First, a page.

At 4:37 p.m. a tornado warning was issued for the Hugo area, a northeastern suburb of St. Paul. The tornado struck minutes later, taking the life of a two-year-old and injuring eight others. Another tornado left seven dead in Iowa, Minnesota’s neighbor to the south.

The storm-related tragedies in our vicinity this weekend evoked memories of the widespread disasters wrought by earthquakes and violent storms in China and in Myanmar in recent weeks. I just checked the latest reports, and the death toll in China’s Sichuan province has reached 55,239.

Memorial Day is traditionally a day to honor those who have died in our nation's service and with the continuation of our wars in Iraq and Afghanistan the death toll continues to rise.

For many of us, Memorial Day is also a time for decorating the graves of friends and loved ones whose memories we continue to cherish.

I believe it’s appropriate on Memorial Day to include in our thoughts and prayers those among us whose grief is still fresh and raw from the loss of loved ones, whatever the cause.

And as long as we’re remembering those who are suffering, let’s make room in our hearts on this day for all those whose lives are burdened with physical or emotional pain, oppression, or anxiety about the future.

To that end, I offer once again the healing power of the ancient Buddhist Loving Kindness Prayer:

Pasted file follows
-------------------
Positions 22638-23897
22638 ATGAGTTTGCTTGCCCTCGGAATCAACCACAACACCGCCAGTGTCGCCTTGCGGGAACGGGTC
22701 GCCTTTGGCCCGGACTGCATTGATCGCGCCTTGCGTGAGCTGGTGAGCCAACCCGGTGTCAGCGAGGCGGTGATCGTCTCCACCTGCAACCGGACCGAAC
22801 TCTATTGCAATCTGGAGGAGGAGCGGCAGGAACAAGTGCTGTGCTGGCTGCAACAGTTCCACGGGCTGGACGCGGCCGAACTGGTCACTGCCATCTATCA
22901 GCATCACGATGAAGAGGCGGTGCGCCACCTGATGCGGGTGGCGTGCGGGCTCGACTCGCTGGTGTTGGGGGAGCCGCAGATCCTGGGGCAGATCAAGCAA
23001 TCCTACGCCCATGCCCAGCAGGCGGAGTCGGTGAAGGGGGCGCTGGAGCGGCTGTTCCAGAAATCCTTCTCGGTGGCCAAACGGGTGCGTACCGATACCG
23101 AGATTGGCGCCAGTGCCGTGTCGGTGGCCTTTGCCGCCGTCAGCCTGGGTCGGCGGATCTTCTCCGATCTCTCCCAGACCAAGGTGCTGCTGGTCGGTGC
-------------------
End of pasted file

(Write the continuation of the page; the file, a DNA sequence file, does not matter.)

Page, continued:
(Substitute whatever pronoun or name you choose for “we”)

May we be filled with loving kindness;
May we be safe from all internal and external harm;
May we be as healed and whole as possible;
May we be peaceful and ease;
May we be happy.

Peace to all this Memorial Day, May 26, 2008,


Sunday, May 25, latest polls: Clinton, McCain, Obama

Gallup: Clinton leads McCain and Obama

Clinton leads McCain 49-45.
McCain leads Obama 47-45.


Clinton leads McCain by 3
McCain leads Obama by 2


Clinton leads McCain 48-44
McCain and Obama tie 44-44

Rank and File Democrats Say “No!” to Obama

Photo credits: AP

Paul Lukasiak, guest posting at TaylorMarsh yesterday, explains in startling detail, backed up with charts and graphs, how rank and file Democrats are rejecting Barack Obama, their ‘inevitable’ nominee and voting for Hillary Clinton.